Sunday, October 7, 2012

The Fair...


It sneaks up on you most times, and you're hardly expecting it to be that time of year when the Brigden Fair comes around. It's been happening for 162 years and Zoey's been there for two of them. At three and a half years old, that's a better average than Ryan Raburn. She loves it. We love it. It's an easy tradition.

Riding the motorcycles

Like a scaled down State Fair, it's been more than a local staple for more than a few local families, and much more than a few tourists, for as long as we can remember. When I was a kid the fair was made of adventure and romance, and fun beyond measure, now it's about watching my daughter burst with excitement and joy. I like to see people that I haven't seen in years, sometimes decades, and I like how everything reminds me of growing up in the country, with horses in our pasture, and endless fields for miles...with neighbors who knew your name even if you didn't know theirs. It reminds me of my Grandmother...little Gramma Fufu...and my Grandfather...Pink Floyd, and it reassures me that no matter how much my life has changed, and how remote those days seem, we have foundations that  make us who we are.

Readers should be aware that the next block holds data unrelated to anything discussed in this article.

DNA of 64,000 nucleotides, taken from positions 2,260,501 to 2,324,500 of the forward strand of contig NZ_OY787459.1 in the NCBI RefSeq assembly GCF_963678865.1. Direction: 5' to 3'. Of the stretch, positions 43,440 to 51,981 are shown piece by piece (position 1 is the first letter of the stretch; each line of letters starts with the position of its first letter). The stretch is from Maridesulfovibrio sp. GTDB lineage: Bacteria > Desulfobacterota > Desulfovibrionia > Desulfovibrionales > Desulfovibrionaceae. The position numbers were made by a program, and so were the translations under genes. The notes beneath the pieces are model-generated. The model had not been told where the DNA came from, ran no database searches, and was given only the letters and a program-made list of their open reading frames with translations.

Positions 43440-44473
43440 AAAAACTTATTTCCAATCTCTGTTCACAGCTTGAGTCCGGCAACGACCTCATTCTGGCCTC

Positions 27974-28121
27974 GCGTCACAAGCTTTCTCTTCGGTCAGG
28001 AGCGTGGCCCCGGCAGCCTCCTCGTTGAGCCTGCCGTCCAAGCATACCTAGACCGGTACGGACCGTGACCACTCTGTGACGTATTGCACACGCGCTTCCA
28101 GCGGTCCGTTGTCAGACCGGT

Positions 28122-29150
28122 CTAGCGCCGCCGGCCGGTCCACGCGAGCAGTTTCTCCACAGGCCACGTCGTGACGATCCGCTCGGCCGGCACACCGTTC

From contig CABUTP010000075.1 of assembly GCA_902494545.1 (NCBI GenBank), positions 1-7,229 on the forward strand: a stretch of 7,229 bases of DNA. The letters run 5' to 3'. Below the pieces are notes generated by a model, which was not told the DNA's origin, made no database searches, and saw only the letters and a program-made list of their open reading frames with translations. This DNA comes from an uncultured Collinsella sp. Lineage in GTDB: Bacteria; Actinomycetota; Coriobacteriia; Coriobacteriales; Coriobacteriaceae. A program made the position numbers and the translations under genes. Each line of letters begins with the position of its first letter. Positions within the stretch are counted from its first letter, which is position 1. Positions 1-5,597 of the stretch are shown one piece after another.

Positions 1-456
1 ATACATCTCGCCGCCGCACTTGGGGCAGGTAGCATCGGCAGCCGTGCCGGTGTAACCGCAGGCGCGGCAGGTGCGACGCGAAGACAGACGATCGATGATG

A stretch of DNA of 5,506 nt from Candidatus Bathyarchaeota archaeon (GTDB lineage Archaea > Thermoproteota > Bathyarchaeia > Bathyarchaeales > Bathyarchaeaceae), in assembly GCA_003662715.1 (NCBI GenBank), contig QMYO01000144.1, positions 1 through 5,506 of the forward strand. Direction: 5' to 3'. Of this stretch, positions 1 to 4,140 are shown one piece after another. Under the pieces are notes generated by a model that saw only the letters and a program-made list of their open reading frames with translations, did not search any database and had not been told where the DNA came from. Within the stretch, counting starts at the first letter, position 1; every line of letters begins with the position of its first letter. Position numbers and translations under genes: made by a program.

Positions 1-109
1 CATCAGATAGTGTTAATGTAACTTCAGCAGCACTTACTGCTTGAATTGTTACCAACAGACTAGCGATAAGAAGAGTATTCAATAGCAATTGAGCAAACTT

I grew up on a dirt road near the river, next to a tile factory surrounded by corn and tomatoes...with a pasture full of boarded Standard bred horses, and the occasional calf. I played in my grandparents barn, and went for wagon rides behind heavy horses that seemed like ancient giants.  My Uncle staked his livelihood on the fortunes of a single Champion Quarter Horse named Eternal Sun, and his daughter, Colleen, rode that same horse's bloodline into a quiet family pride in fairs and exhibitions just like this one.  The first money I ever earned was from mucking out stalls, and filling the water troughs of horses that we were forbidden to ride, but did.  The endless fields and farms that surrounded my childhood were a playground unrivaled, and laid a foundation of daydreaming and adventure that would last a lifetime.  Sure, we once packed up our lives and moved to Brooklyn, New York, and Manhattan was where we were married, but at one time such things were impossible daydreams...small county fairs were the height of romance and adventure for me for big chunks of my life. Make no mistake, I live a life a long way away from the farms and fields of my youth, but at one time it was what defined me.

These days the Fair is less about adventure and more about nostalgia, but I'm always aware that my daughter might see it differently, and by the look in her eyes all weekend long, I'd say those wide eyes look awfully familiar.


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